It is impossible to wage an effective fight against these methods without attacking the false political line which they express and with which they are bound up. And it is likewise futile to quarrel with them merely over the formulation of theses and resolutions (as the Foster group leaders do) without exposing their lack of principle, without fighting for party democracy, against bureaucratism, corruption, and underworld methods. These people have no definite principles. They can change their slogans from “Fire Against the Left” at the May plenum to a hue and cry about the “Right Danger” at the December plenum; they can change from opposition to the building of new unions in April to the policy of organizing new unions overnight-and on paper-in August, without changing their fundamental position and their completely cynical attitude in either case.
It is the task of the Opposition, in the light of the recent events, to wage its fight against the Lovestone leadership more stub-bornly and relentlessly than before, to expose its incompetence and corruption from all sides, sparing nobody who in one way or another is a party to it.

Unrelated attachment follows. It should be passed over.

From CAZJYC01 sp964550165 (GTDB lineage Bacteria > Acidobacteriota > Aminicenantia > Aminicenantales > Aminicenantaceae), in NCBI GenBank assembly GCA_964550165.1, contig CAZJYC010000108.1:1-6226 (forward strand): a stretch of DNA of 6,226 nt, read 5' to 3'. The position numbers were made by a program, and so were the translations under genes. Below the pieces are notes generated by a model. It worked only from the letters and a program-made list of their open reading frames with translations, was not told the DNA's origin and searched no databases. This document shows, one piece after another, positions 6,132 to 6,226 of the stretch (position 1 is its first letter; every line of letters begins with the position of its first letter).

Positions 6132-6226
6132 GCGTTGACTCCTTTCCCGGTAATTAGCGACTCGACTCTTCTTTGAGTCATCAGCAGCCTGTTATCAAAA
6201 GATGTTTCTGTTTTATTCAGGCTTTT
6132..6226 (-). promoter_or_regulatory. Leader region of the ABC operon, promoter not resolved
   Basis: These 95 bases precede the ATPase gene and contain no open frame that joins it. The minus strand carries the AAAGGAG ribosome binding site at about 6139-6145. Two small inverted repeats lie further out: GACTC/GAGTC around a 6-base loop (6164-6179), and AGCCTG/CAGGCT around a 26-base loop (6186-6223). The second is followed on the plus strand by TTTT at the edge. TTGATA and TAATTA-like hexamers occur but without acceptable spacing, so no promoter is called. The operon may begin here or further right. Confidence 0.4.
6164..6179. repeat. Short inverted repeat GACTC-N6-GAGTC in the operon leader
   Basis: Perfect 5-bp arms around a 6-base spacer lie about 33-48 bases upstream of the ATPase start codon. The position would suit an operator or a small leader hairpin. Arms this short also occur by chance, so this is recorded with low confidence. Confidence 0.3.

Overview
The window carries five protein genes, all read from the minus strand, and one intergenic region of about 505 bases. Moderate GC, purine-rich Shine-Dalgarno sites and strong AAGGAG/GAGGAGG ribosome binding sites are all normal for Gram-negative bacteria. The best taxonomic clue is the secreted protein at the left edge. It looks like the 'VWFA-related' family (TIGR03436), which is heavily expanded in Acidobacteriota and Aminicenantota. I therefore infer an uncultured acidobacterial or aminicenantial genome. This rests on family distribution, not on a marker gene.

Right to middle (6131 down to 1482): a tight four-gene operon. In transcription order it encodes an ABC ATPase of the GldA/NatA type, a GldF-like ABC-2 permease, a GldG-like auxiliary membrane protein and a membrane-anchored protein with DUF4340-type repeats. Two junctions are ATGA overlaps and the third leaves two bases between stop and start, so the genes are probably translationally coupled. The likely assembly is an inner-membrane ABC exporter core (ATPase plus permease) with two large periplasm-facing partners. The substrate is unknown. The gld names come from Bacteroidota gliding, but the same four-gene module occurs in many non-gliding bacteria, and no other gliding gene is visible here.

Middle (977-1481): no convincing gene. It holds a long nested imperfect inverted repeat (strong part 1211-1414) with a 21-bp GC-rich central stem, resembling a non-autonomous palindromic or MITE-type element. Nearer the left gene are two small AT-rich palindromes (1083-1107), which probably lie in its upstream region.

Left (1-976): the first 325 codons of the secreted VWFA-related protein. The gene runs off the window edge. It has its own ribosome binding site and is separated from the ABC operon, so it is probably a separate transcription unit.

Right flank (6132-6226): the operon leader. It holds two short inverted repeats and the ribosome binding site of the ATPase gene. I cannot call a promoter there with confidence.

About eighteen months ago, Comrade Weinstone came to us in alarm with the declaration that the corruption, opportunism, and cynicism of the Lovestone group leaders was such that they would destroy the party if they secured control. He supplemented all that he knew of them by what he had learned as a member of their faction. He proposed a bloc with us and with the Foster group to secure the party against this. In our opinion, this proposal corresponded with the best interests of the party.
The bloc was formed and a majority of the Central Executive Committee was secured in support of it. This majority was set aside by the Executive Committee of the Communist Interna-tional on the initiative of Bukharin, and the Lovestone faction was mechanically entrenched in control of the party. The fears expressed then by Weinstone were nonetheless valid, and they have been confirmed a thousand times in the intervening period. Weinstone has capitulated to the “corrupt faction machine of Lovestone and Pepper,” as he characterized it then, and has become a henchman of it. The issue remains, however, and is clearer now, in all its international implications, than ever before. Those who see that issue and fight on that line as a part of the Russian and International Opposition are the true defenders of the party and its future.